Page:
a. Distributing Interim Pamphlets. These Pamphlets, which are precursors to the County Bulletins, were developed for voluntary use during the Interim ESPP to encourage the protection of listed species. Based largely on Biological Opinions, the Pamphlets include the name of the species of concern, a table of the pesticides that may harm that species, a description of the use limitations necessary to protect the species, and a county-level map showing the geographic areas associated with these use limitations. The type of map and level of detail depends in part on the sensitivity of the listed species to other factors, such as collection. (See Unit III.B. for distribution procedures and more information on County Bulletins.)

b. Developing State- and Tribe-specific approaches. Several States have developed alternative approaches to protecting certain listed species during the Interim Program. For example, Minnesota and Wisconsin have succeeded in protecting listed plants by developing landowner agreements with private individuals. These agreements identify protective measures specific to the geographic area involved in the agreement and are made with FWS and the appropriate State agencies.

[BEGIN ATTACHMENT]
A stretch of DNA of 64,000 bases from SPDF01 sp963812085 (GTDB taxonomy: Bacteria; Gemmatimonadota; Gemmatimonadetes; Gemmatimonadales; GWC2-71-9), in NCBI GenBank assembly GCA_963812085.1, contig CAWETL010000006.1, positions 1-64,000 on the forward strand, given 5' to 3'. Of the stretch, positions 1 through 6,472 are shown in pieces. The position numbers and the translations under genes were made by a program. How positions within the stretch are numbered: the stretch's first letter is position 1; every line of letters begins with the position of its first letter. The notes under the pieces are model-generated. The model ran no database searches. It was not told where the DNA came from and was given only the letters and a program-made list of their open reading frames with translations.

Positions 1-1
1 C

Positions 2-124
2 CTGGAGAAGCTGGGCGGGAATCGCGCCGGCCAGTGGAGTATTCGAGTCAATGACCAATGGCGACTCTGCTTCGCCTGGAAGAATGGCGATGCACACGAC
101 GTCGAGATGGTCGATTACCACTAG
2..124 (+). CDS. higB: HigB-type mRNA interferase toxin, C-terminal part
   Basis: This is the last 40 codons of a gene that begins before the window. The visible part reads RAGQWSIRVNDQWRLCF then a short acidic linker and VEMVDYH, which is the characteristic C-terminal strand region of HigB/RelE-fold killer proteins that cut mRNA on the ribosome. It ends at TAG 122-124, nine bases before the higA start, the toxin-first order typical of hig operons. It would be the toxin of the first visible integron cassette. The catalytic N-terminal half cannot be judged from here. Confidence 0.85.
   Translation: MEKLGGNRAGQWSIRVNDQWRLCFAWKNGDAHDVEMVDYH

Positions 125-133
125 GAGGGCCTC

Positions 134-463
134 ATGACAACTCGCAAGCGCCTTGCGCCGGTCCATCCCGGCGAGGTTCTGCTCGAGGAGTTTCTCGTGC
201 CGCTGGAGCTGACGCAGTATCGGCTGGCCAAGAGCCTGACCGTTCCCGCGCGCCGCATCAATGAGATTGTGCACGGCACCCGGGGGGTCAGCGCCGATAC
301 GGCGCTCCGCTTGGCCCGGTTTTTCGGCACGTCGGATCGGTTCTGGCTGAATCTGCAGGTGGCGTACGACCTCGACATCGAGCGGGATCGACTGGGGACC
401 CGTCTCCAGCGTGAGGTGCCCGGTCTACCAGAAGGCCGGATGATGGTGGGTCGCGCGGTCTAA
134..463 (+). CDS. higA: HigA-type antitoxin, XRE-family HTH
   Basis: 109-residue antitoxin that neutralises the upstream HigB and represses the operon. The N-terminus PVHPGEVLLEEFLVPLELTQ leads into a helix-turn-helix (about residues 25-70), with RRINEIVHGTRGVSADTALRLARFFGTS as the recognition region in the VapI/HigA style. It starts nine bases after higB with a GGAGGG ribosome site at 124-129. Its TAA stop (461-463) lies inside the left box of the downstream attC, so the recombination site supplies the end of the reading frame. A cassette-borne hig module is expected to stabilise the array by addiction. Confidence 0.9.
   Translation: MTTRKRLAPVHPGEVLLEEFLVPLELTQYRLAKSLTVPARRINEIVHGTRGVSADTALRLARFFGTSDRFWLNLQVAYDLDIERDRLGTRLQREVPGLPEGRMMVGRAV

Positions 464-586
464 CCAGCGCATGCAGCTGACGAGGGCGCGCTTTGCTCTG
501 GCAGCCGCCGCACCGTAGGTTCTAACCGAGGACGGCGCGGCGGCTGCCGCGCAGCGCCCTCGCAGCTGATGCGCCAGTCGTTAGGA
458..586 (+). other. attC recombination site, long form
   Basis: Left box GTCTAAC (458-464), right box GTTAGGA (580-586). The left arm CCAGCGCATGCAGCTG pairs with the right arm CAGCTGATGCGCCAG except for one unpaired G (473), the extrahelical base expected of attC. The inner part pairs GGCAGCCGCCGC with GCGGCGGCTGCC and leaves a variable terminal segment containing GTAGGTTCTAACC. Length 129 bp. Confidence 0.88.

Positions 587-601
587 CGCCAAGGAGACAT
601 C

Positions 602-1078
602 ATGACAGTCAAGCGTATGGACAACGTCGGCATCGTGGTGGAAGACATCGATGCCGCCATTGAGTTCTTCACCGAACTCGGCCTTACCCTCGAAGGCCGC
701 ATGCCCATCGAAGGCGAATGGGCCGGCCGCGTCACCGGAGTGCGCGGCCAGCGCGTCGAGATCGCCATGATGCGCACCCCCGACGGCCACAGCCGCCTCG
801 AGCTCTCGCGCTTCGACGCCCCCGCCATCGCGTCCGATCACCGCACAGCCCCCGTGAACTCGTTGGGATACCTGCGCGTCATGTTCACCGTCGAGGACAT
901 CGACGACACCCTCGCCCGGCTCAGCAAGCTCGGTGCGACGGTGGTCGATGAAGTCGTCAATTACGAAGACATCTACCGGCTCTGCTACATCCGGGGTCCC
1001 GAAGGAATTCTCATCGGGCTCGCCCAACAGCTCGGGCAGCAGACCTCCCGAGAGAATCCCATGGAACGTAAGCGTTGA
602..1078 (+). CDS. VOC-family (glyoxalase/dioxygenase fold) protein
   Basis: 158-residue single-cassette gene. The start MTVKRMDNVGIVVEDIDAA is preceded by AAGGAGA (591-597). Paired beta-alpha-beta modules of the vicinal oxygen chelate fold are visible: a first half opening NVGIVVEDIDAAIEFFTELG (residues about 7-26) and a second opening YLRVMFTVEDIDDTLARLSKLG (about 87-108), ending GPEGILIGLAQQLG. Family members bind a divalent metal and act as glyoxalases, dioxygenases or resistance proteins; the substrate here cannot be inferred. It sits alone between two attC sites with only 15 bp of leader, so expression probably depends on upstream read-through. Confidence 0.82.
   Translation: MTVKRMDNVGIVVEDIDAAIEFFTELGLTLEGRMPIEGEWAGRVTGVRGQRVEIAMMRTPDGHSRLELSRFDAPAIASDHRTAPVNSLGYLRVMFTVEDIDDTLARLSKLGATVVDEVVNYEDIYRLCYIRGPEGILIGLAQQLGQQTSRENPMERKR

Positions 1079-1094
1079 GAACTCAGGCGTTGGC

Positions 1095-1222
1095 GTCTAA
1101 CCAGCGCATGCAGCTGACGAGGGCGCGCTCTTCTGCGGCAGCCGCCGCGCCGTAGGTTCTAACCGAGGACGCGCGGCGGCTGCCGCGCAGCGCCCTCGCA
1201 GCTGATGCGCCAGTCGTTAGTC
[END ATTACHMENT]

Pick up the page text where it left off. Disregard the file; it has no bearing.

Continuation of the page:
California has put a program in place whereby use of particular pesticides requires a State permit, the provisions of which take into account the proximity of use to a listed species. Still others have proceeded under the general direction of the Agency's Interim Program but have developed alternatives to county mapping that better communicate protection measures to their citizens.

F. Development of this Implementation Proposal

In developing this implementation proposal, EPA considered information and comments from a number of sources. Those sources included public comments submitted in response to past proposals and other information described below.